New Zealand issues timeline for resumption of visa processing Immigration New Zealand has outlined the way forward for the restart of its visa processing services.

Many South African families have been forced to live apart for up to a year now as a result of New Zealand’s extended border closure and the halting of its visa issuing processes.
There is however good news on the horizon for South Africans who have been desperately trying to get to New Zealand. The country’s immigration department has revealed a timeline for the expected dates of its visa processing restart.
For several years, New Zealand was one of only a few countries that South Africans were able to travel to with visa-free access. The New Zealand government ended visa-free entry to South African nationals when it implemented a visa regime for South Africans in January 2017.
Since then, South Africans have been required to obtain visitor visas prior to travelling to the “Land of the Long White Cloud”.
CLOSURE OF SA VISA PROCESSING CENTRE
New Zealand’s borders have been closed since March 2020 in an effort to limit the spread of COVID-19 infections in the country by prohibiting entry to individuals from outside of its borders.
While New Zealand has not been receiving visitors or issuing visas, it came to the attention of Immigration New Zealand that visa processing could be done in New Zealand. To save costs, the Immigration New Zealand (INZ) decided to close its visa processing centres in three locations: South Africa, India and the Philippines.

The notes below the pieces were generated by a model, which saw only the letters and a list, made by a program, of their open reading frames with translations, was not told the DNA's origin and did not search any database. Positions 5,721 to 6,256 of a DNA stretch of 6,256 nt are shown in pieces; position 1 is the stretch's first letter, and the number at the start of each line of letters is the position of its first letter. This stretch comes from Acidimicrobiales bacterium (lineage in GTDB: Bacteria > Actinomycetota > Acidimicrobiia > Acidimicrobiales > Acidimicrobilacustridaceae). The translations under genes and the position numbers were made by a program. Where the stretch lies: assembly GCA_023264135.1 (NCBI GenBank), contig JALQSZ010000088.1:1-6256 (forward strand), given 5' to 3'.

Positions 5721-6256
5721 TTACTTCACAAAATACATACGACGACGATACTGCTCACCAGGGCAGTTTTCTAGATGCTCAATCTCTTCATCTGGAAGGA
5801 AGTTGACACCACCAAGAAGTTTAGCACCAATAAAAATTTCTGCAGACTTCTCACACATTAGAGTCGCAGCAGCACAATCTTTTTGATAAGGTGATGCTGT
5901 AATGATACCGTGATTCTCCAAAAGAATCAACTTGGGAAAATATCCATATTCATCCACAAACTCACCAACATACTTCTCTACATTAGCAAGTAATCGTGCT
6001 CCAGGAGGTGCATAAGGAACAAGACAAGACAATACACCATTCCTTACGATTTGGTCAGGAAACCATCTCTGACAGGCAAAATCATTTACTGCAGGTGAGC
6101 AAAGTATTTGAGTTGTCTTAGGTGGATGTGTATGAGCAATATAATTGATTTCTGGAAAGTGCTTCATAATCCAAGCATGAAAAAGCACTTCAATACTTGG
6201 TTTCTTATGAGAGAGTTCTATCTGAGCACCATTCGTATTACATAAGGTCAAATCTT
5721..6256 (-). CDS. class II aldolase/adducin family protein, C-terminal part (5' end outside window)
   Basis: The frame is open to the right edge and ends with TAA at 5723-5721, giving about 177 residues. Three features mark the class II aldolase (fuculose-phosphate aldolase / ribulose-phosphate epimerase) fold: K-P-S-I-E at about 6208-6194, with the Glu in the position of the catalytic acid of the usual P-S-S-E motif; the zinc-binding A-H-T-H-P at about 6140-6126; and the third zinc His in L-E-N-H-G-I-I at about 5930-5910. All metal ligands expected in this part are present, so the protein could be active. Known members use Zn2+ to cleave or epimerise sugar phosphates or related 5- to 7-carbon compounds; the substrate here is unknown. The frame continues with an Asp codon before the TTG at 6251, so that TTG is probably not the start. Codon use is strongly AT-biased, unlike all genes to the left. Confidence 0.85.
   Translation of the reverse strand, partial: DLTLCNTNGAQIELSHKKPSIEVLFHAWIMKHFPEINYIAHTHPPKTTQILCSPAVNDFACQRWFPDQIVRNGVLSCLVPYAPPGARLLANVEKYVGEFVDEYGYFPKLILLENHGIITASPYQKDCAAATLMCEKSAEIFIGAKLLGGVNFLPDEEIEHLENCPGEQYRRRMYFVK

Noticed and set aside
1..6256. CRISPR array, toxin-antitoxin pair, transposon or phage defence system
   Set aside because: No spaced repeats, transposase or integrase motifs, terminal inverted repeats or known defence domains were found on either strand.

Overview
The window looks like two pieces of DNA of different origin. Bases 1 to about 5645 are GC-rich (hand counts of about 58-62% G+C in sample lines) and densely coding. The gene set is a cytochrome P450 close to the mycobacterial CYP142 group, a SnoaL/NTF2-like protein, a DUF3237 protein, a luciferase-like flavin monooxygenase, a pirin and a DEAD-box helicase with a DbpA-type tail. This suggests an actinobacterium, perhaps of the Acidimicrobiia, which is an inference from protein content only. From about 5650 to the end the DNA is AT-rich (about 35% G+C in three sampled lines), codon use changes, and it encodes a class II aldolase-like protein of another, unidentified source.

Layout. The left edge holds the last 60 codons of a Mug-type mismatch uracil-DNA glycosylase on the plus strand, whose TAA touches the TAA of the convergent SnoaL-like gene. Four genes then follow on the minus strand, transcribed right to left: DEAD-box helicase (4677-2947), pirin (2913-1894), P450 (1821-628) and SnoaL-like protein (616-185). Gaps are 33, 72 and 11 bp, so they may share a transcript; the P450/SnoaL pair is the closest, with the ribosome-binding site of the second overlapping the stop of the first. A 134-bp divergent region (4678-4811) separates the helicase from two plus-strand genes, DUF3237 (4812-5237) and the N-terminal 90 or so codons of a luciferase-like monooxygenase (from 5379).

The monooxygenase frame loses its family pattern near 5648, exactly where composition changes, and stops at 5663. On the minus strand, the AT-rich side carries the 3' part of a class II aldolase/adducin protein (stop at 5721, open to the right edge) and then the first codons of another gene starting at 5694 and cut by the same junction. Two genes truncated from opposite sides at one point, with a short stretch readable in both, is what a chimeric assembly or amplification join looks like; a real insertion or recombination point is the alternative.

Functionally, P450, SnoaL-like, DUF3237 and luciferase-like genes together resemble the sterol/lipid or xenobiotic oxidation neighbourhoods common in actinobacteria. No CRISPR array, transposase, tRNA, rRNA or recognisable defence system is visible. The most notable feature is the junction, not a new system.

RESTART OF NEW ZEALAND VISA PROCESSING
According to Imagine Immigration, a migration company specialising in migration assistance to Australia and New Zealand, senior officials at Immigration New Zealand have outlined the following timeframe for the resumption of visa processing:
• Visitor visas from July 2021;
• Student and partnership temporary visas from October 2021; and
• All resident class visas within 12 to 18 months.
PRESSURE TO PRIORITISE SPLIT FAMILIES
Imagine Immigration also stated that there is pressure on the New Zealand government to allow entry to families who have been separated for lengthy periods of time due to New Zealand’s border closure and the halting of visa issuing.
It is believed that priority will be given to those whose visas had been approved when the country shut its borders, where a partner or parent is already living in New Zealand. Next in line will be those who did not have visas when the border closed, but who have a partner or parent in New Zealand.
www.samigration.com

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